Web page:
Milan Sanremo: Boonen says he’s back in good form - ‘I’ve started to feel like my normal self’
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Friday, March 15, 2013

Milan Sanremo: Boonen says he’s back in good form - ‘I’ve started to feel like my normal self’

by Shane Stokes at 7:54 PM EST   comments
Categories: Pro Cycling, Spring Classics, Milan-Sanremo
 
Past runner-up is one of Omega Pharma Quick Step’s leaders for Sunday’s Classics

Tom BoonenAfter a very disrupted start to the year when he missed both the Tour de San Luis and the Tour of Qatar due to the effects of injury, Tom Boonen has said that he believes he is now back in the shape needed to content for Milan-Sanremo and the other Spring Classics on his programme.

The Omega Pharma Quick Step rider will line out on Sunday alongside strong team-mates such as Sylvain Chavanel and 2009 race winner Mark Cavendish, and was sounding upbeat about his condition in today’s press conference.

“Paris-Nice was what I thought it would be. I started out okay like I thought I would, and I ended up a little bit better, but it was also a really demanding race,” he said. “Everyone was really tired like always at Paris - Nice at the end. As for my confidence returning, it was never gone. I knew what was missing, and I think I just followed the steps that are necessary to get back on the old level again.

“Milano - Sanremo is the next step in the evolution to my target races. It's not the biggest objective of the Spring Classics, but I think maybe I will be ready to do a good race on Sunday. I've started to feel like my normal self and it is about time.”

Boonen’s best result thus far this season were fifth and seventh on stages of the Tour of Oman. He was quiet in Paris-Nice, but appears to have been satisfied with how that race helped him build form.

Still, he’s not laying out specific targets for Sunday’s Classics. “I have no goals set up,” he said. “I want to do as good as possible. It will be a very successful race if I pass the first portion with the first group, but of course I think in the back of your mind you're thinking about a little bit more. I've had some good memories of this race.”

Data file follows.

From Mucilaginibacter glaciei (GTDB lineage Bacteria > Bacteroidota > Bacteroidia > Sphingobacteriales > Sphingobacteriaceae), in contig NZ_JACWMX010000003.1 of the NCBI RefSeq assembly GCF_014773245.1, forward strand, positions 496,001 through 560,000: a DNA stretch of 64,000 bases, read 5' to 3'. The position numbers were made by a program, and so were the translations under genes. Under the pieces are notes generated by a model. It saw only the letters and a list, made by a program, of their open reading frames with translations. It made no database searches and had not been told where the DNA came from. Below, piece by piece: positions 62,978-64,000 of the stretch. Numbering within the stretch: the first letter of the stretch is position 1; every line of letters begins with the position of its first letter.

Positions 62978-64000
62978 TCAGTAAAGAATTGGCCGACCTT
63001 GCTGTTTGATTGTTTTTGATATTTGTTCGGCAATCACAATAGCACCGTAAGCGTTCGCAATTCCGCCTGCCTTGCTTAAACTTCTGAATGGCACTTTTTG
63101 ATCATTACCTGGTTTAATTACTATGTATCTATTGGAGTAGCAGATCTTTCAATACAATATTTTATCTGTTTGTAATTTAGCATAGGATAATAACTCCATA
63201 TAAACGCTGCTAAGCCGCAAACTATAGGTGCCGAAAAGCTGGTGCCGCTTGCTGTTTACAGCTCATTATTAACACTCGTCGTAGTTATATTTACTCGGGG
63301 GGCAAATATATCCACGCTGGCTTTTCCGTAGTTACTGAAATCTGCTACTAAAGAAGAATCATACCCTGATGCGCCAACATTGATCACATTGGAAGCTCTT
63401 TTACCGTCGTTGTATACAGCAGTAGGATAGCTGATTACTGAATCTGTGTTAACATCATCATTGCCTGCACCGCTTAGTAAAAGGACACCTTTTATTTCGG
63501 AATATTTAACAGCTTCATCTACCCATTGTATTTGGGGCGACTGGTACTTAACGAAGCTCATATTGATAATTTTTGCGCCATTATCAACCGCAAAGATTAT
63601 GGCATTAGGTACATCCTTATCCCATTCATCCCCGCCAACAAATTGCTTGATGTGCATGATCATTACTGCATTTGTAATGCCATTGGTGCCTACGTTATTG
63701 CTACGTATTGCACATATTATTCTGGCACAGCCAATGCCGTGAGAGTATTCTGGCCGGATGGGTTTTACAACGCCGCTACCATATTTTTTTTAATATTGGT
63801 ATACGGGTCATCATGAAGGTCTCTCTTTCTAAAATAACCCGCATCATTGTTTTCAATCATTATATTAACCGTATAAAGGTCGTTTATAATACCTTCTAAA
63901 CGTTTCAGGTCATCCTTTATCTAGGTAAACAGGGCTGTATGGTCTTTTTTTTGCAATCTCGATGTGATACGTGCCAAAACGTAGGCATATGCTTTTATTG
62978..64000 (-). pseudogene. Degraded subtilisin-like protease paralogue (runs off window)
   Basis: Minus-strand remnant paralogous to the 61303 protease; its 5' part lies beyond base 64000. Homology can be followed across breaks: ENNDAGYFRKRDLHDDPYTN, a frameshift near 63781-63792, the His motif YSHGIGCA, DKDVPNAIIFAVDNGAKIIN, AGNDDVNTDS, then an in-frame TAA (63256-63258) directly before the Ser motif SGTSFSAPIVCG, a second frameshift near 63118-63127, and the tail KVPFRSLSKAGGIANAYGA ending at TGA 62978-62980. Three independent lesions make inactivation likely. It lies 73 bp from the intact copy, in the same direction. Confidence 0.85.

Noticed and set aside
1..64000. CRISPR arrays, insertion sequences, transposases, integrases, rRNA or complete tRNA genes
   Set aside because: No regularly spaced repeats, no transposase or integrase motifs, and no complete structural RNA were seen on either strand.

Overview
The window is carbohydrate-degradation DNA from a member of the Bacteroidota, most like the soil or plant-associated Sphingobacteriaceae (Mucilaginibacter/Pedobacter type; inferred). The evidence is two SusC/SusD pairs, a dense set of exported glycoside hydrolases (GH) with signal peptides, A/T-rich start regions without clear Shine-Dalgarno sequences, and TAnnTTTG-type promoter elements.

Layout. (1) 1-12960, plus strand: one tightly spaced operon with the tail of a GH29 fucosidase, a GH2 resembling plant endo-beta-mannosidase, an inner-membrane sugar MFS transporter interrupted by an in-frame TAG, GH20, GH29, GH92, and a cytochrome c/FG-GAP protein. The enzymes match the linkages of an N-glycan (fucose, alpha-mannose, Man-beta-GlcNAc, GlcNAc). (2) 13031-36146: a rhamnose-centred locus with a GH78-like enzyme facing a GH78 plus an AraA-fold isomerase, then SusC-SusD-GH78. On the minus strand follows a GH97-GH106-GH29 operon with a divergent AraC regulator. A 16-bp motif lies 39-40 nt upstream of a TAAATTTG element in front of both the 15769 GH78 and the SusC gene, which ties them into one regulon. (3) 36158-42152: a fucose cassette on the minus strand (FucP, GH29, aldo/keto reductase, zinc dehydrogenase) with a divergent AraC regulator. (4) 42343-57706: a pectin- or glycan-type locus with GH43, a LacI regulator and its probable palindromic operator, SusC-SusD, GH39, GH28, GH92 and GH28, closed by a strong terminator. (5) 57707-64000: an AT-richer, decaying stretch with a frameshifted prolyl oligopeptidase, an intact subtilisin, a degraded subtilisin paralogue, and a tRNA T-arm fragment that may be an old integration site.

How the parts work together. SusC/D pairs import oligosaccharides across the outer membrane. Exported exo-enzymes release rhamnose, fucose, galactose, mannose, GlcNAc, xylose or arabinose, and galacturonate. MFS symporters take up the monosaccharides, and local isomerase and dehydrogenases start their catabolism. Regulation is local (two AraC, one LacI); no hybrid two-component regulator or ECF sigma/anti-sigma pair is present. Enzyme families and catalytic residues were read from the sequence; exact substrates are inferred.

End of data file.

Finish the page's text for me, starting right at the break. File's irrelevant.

Boonen finished second in Sanremo in 2010 and was also third in 2007, fourth in 2006 and eighth in 2005. Last year he was back in 22nd, yet went on to dominate the next two Classics. He said that Sanremo is a tricky race to get right; for that reason, if he did pull off the win on Sunday, it would be hugely rewarding for him, in terms of the sense of achievement.

“Tour of Flanders and Paris-Roubaix are just races that suit me better,” he said. “I focus more on them, maybe that's true, but even then I think if I focused 100 percent on Milan – San Remo as I did in the past, it didn't go as well. It's a difficult race to win.”

Three components of Sanremo contention:

“You either have to be the fastest guy, or the best descender, or the best guy on the climb. Until now I've never been one of these three,” he admitted. “I could have won it one time when I got third, but that year I really had the legs to do it, but the other times I was always in the right spot. I mean when I got second it was just Freire that was just stronger.”

Freire has retired and thus will not be part of the peloton on Sunday. However he sees another rider as being a big threat, with the vacuum left by the Spaniard’s retirement being filled by another very fast, complete competitor.

“I think with Sagan, it will be very hard to win this race,” he said, pinpointing the Cannondale rider as being the one the team is most worried about. “Still, we're thinking about a good tactic for Sunday. I don't think we can follow Moser [Moreno Moser, Sagan’s team-mate] on the climb. That's one problem. The other option is to beat Sagan in the sprint. I think we have to focus on that. But how we will do it, that's our little secret.”

If it does come down to a gallop, Cavendish will be the team’s big hope, providing he makes it over the climbs and is still in contention at that point. He did so in 2009 and won the race, but since then has not been in the mix in the finale.

Cavendish has played down his chances, saying that he doesn’t want to target the race, but most feel that is bluffing on his part. He’s already won six races this year and said several weeks ago that he was lighter than before; there’s no reason to believe that he isn’t in shape, and that he won’t give his utmost to win again.

If the Manxman does however miss out on the selection, Boonen will try to step up in the finale. He’s not as fast as his team-mate but, as he showed last year, he’s still a very fast rider, particularly at the end of a hard race. With Chavanel as another card to play, the team should be one of the strongest on Sunday.

Unlike Cavendish, though, Boonen said that he’s not comfortable with the thoughts of the very wet conditions that are predicted. “I prefer nice weather. I don't prefer the rain. Not at all,” he said. “If the weather will be like they say it is, five or six degrees and rain, it's going to be fifty percent of the riders that have been eliminated already.

“From the fifty percent that are still in the race, another fifty percent will crash,” he added, laughing. “Not much left. What I mean is bad weather will possibly eliminate many riders from contending.”

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